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BARL rescue animal could become a therapy dog

Photo by Aaron Paden/Brookhaven Animal Rescue League President Lu Becker, Florida Care Properties Director Jennifer Almo, BARL Shelter Manager Rita Acy and Florida Care representative Corinthian Wall gather to introduce Tadpole and Nyla to the clients at Florida Care Thursday. One of the dogs will be chosen to stay at the facility.

Photo by Aaron Paden/Brookhaven Animal Rescue League President Lu Becker, Florida Care Properties Director Jennifer Almo, BARL Shelter Manager Rita Acy and Florida Care representative Corinthian Wall gather to introduce Tadpole and Nyla to the clients at Florida Care Thursday. One of the dogs will be chosen to stay at the facility.

The Brookhaven Animal Rescue League may have found a special home for one of their dogs. Nyla and Tadpole visited Florida Care Properties next to the Lincoln Residential, where they were both big hits with the clients there.

Florida Care provides vocational services to the residents of the Lincoln Residential Center. Last year, Florida Care moved from their old location on West Congress to their new building, and it was then that an opportunity arose.

“We always wanted a pet care class, but in our former building we really never did have enough room to branch out into that,” Florida Care Director Jennifer Almo said.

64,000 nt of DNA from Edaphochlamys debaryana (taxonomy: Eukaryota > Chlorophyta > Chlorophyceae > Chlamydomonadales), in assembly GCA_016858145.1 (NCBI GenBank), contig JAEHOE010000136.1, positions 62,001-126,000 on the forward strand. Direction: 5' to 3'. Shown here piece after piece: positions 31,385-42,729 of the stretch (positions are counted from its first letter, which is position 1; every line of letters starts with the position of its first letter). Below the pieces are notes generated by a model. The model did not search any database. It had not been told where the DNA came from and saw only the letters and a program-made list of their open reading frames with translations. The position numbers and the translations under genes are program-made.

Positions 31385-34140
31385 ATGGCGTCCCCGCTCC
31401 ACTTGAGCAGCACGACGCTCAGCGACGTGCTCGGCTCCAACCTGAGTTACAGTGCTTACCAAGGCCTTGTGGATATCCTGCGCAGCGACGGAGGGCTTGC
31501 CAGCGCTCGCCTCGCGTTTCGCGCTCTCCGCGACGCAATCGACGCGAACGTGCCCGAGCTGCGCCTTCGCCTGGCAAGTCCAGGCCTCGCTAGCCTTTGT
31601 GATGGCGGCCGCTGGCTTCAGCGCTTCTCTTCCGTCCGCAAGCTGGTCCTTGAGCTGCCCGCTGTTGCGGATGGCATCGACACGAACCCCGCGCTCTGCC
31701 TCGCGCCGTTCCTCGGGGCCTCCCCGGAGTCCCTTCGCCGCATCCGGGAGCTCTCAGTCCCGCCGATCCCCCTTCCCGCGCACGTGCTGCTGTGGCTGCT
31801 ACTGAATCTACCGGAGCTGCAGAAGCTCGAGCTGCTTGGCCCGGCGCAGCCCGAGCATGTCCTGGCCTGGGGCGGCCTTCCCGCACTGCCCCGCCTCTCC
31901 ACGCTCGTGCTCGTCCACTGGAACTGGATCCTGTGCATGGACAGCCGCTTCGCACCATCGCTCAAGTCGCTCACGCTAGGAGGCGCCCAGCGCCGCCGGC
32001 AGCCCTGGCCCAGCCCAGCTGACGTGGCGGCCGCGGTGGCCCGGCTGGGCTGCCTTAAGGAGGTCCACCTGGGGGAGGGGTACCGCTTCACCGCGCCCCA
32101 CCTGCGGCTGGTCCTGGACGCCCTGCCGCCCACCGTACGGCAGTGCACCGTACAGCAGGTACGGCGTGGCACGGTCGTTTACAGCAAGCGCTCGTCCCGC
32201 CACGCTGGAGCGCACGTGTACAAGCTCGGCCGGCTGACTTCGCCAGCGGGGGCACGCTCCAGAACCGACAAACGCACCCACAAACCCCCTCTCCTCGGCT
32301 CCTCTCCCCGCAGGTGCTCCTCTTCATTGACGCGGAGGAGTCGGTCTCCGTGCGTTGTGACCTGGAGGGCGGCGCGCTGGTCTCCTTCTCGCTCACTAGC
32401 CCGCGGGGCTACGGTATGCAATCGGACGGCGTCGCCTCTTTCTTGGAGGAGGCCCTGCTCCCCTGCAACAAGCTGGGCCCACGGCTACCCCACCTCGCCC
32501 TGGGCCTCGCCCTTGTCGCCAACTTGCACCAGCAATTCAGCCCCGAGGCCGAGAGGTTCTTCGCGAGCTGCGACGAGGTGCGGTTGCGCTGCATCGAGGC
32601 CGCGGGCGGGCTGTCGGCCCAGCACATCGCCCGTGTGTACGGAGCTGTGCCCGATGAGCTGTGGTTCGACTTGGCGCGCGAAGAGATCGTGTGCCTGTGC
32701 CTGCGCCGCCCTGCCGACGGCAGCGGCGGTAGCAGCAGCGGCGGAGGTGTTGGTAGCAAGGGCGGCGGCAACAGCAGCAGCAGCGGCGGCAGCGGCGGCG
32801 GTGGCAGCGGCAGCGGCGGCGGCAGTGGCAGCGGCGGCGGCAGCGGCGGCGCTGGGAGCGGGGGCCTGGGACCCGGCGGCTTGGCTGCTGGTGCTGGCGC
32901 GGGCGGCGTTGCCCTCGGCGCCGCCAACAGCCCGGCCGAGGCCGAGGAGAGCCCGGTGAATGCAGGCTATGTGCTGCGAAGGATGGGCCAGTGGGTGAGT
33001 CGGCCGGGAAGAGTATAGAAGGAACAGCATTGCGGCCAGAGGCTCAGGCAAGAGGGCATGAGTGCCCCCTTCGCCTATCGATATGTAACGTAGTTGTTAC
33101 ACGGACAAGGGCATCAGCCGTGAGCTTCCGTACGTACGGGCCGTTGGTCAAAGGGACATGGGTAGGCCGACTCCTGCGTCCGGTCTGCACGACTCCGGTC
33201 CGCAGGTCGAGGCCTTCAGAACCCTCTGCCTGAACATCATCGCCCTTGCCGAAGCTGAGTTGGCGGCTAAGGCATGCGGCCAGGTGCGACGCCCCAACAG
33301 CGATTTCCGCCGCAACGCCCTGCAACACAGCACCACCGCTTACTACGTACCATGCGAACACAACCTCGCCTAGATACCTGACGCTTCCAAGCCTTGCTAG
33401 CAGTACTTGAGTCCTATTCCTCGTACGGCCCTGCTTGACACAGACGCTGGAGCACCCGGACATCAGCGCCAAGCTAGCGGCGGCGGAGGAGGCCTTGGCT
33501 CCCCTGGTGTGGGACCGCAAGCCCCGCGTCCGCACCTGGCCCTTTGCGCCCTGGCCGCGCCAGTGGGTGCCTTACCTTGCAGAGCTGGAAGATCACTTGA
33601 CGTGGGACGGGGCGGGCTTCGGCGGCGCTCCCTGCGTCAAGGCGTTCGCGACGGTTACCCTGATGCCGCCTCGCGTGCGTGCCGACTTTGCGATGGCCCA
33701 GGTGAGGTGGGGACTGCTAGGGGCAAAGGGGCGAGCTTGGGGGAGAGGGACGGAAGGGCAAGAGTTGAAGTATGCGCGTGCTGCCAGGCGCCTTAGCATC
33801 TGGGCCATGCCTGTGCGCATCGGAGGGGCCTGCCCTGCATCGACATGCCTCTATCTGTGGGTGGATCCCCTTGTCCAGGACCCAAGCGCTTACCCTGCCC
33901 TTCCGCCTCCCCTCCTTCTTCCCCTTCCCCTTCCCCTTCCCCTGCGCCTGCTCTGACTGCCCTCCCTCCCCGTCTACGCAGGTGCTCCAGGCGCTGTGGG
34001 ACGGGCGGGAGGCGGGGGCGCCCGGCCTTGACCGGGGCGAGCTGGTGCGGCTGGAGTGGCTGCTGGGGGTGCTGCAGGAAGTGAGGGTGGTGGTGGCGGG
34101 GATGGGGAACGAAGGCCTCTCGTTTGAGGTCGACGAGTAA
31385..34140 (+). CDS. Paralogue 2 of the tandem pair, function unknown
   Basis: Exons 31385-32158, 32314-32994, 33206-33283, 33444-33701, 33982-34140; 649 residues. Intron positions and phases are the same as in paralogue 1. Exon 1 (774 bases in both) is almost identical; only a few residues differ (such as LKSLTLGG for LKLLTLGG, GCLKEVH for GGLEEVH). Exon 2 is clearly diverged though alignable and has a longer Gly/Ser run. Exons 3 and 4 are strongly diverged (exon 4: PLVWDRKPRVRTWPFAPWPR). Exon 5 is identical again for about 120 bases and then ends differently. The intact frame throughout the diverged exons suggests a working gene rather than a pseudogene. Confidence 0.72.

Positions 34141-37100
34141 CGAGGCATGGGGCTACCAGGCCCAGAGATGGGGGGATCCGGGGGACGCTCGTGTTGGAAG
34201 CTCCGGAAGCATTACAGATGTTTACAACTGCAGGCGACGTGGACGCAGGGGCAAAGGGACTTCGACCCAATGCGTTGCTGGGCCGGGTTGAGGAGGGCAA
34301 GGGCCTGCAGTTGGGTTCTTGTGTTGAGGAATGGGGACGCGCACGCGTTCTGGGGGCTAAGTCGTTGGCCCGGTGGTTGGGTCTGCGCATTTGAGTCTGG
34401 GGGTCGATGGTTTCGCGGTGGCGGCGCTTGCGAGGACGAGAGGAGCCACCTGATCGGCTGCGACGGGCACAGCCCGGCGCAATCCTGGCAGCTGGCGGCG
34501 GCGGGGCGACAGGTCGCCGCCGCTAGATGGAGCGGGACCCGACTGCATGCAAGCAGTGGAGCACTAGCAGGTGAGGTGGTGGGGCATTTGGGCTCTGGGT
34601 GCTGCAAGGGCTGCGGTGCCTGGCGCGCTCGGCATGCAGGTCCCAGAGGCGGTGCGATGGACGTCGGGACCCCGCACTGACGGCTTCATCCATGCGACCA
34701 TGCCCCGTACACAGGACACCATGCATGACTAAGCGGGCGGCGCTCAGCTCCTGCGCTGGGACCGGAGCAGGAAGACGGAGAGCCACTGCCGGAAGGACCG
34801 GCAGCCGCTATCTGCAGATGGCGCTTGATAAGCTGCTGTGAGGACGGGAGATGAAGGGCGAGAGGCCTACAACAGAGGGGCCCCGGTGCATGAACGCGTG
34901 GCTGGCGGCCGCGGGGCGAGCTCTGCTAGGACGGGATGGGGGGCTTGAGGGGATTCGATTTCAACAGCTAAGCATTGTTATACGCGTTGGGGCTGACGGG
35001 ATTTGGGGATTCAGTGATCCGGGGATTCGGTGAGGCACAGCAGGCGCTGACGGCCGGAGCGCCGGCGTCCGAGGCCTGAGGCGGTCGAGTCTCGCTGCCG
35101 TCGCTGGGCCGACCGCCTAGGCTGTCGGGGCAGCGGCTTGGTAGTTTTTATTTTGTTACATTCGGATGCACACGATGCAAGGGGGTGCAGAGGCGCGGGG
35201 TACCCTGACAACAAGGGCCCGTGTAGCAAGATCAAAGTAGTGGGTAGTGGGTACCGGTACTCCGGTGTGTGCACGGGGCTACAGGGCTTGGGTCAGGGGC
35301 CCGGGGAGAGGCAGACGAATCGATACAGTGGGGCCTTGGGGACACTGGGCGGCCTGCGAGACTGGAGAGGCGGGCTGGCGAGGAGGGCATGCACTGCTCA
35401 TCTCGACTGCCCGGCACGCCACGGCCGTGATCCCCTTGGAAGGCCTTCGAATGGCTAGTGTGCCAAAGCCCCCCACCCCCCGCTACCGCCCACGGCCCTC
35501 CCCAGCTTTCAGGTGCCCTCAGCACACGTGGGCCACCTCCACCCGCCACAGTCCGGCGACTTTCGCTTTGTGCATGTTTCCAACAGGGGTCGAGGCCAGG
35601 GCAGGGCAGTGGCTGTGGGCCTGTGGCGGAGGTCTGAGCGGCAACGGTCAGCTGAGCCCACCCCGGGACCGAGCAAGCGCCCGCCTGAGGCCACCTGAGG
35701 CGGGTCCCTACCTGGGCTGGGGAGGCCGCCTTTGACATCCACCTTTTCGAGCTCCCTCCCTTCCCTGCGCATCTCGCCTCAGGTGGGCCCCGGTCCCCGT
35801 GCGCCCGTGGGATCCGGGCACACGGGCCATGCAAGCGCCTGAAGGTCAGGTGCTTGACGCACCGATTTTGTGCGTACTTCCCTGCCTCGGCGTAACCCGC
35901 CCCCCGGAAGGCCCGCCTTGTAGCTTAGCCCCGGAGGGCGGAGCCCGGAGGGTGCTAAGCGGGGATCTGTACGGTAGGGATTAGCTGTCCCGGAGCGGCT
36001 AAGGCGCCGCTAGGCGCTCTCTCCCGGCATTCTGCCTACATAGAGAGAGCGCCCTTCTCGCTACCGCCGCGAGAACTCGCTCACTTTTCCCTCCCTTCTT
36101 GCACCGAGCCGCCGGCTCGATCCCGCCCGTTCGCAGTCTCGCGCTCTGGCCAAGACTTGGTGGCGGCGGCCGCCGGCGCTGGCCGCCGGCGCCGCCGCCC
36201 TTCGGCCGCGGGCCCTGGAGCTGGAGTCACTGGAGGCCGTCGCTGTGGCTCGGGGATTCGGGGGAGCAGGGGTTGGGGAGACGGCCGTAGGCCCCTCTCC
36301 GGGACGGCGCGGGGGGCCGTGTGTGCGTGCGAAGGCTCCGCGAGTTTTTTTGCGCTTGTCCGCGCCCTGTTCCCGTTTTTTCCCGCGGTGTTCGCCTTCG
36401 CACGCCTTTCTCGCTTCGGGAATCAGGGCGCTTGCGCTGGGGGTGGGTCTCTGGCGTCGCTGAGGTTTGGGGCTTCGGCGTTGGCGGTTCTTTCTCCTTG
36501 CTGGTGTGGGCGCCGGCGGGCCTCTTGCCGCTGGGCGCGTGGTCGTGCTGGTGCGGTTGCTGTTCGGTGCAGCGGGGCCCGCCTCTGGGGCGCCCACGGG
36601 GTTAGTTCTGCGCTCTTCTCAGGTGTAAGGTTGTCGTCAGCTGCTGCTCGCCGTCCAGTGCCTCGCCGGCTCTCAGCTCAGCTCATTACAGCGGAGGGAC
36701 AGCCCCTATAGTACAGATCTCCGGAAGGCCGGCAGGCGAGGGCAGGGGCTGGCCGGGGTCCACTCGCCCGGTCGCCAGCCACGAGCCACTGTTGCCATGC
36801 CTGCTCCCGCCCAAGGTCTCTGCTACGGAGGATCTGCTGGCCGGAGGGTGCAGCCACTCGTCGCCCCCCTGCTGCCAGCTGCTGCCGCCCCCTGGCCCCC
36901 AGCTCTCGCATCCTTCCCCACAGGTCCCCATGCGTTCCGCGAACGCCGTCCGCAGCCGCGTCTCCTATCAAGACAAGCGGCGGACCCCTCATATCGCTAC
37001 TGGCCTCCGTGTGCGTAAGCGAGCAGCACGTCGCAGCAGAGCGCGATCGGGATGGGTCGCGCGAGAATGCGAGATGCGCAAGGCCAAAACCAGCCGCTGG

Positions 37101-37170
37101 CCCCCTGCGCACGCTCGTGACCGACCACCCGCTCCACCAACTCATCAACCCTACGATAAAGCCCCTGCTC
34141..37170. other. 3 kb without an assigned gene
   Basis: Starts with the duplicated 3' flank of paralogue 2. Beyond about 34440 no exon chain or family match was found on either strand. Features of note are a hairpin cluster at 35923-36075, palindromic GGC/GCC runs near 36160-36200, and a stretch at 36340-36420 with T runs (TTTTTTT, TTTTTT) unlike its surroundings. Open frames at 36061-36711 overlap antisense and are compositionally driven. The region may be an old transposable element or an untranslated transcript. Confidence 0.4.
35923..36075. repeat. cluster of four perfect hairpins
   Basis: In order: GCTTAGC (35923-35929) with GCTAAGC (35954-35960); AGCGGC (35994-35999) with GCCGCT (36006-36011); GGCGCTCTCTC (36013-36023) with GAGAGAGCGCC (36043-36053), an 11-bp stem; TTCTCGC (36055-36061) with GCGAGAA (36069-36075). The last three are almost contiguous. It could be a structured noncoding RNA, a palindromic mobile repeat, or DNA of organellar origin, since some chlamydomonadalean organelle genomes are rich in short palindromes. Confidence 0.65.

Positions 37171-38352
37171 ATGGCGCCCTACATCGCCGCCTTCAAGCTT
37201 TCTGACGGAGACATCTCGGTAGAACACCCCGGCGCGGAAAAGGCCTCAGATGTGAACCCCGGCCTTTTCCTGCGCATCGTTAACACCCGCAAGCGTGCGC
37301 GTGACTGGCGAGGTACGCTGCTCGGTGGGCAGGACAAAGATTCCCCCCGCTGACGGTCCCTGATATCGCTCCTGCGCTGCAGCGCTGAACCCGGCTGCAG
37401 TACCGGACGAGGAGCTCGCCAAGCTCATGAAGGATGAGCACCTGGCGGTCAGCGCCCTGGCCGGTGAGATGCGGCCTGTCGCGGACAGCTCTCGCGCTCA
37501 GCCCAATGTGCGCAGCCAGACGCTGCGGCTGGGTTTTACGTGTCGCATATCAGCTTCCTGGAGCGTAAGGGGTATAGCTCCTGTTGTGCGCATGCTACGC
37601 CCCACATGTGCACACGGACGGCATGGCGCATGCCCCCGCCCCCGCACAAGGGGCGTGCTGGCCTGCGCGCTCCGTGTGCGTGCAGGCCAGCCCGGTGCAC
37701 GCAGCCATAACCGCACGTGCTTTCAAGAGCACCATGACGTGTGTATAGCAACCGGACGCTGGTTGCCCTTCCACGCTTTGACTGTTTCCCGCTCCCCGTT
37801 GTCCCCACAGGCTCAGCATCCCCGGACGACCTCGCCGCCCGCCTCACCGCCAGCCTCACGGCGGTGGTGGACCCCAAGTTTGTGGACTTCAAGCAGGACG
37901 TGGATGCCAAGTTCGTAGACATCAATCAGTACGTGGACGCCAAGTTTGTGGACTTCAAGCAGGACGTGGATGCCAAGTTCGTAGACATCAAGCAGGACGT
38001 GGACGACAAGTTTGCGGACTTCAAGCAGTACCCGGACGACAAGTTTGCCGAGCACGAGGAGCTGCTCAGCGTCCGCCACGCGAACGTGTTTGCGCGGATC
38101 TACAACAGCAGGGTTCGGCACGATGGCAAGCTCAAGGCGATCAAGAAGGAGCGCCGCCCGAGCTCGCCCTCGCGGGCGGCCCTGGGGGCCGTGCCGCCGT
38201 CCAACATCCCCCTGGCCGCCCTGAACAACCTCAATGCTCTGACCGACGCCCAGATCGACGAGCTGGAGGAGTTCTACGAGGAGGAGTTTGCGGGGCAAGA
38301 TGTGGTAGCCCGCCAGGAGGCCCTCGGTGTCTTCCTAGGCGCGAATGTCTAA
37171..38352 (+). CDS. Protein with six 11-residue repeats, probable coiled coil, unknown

Almo plans to have some clients volunteer with BARL in the hopes of getting them involved in the community, and when she was speaking with BARL President Lu Becker, a second idea arose.

“I asked them if they would be interested in adopting a dog,” Becker said. “We waive the adoption fee, I bring a dog and teach the residents how to train it to be a therapy dog.”

The idea is that while the clients of Florida Care are helping the dog, the dog is also helping the residents.

Becker brought Tadpole and Nyla to Florida Care Thursday, and the clients immediately gravitated towards the dogs. Becker was pleased, both with the reaction and also with the behavior of the dogs.

“I was just telling a friend how well behaved they were to let that many people swarm them,” she said. “They’re young dogs and they’re like a young child, but they both handled it easily.”

Almo said she saw her clients light up when the animals were brought in, and she’s working on interviewing the clients to decide which dog would be the best fit for them.

“I really want to take into consideration what the clients want,” she said. “Whatever choice we make, I want to make sure that the pets that we choose is the right one for our clients here.”

Almo said it was a difficult choice for her to make.

“The clients are the same way,” she said. “They love animals, too.”